For more than a decade, Italy has been ruled through a bipolar political system. Voters could choose between a left-wing coalition and a right-wing coalition. Those disappointed by the incumbent government could vote for the opposition. And the existence of a viable alternative has had a disciplining effect on politicians: not by chance, Silvio Berlusconi’s government served its entire electoral term.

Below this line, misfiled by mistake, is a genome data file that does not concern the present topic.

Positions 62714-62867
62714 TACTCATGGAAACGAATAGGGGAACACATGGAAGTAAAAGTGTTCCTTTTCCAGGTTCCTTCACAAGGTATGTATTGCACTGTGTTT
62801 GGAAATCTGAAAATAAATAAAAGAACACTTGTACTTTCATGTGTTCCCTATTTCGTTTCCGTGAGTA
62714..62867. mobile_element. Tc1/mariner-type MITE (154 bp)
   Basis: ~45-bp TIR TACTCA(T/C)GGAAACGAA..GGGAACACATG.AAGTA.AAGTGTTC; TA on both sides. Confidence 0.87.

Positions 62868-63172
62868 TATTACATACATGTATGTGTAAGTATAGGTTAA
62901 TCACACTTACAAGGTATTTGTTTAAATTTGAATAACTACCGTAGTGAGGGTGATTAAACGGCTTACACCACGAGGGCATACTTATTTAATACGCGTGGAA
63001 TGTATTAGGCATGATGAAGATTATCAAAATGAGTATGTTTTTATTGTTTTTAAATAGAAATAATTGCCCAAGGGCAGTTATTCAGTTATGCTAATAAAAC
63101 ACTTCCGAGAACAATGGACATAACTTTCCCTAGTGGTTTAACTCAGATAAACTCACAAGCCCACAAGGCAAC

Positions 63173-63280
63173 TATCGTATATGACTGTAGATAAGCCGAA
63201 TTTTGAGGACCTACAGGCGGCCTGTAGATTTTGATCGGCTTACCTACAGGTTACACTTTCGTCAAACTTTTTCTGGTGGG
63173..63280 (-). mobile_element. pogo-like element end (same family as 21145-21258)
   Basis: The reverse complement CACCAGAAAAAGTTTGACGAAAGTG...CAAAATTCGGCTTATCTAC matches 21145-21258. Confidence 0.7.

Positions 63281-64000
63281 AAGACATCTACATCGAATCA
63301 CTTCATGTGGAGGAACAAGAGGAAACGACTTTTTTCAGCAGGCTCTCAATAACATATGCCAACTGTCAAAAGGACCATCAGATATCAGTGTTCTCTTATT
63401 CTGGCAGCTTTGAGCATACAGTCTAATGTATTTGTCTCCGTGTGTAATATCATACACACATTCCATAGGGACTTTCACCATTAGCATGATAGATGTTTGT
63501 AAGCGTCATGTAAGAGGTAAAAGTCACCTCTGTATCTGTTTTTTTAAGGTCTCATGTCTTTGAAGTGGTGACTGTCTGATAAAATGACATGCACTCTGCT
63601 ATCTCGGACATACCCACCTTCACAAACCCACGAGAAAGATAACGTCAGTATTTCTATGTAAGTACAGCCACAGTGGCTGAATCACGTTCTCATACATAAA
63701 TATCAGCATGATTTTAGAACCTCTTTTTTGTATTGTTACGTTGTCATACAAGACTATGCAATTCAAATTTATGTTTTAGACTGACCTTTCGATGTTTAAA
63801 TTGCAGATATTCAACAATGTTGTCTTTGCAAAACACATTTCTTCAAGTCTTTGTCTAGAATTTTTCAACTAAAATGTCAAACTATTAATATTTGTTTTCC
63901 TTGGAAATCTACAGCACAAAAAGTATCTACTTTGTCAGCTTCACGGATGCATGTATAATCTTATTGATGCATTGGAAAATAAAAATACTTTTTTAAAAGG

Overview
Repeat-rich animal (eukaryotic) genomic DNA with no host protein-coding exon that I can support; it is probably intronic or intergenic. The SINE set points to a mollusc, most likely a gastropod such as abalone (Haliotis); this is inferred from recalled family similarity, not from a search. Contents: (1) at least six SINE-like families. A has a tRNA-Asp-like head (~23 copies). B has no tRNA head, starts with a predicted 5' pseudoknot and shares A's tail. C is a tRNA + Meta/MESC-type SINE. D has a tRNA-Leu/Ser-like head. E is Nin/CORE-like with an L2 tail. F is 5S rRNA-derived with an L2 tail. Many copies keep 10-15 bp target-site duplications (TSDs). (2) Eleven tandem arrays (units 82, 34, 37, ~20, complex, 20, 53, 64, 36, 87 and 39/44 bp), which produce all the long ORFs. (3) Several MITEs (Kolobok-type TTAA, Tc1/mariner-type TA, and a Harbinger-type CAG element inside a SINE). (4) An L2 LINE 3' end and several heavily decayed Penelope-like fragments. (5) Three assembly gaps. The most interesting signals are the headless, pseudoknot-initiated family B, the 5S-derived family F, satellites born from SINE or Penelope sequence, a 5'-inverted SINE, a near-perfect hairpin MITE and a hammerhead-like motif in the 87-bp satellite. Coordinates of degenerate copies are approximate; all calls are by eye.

This is in stark contrast to the Italian political tradition. Throughout the post-war era, until the early 1990’s, Italian governments survived less than a year on average. Voters were unable to choose between the incumbent and the opposition, because the same centrist parties were in office all the time. Government crises were merely an opportunity to reshuffle key cabinet positions or change the party faction of the prime minister.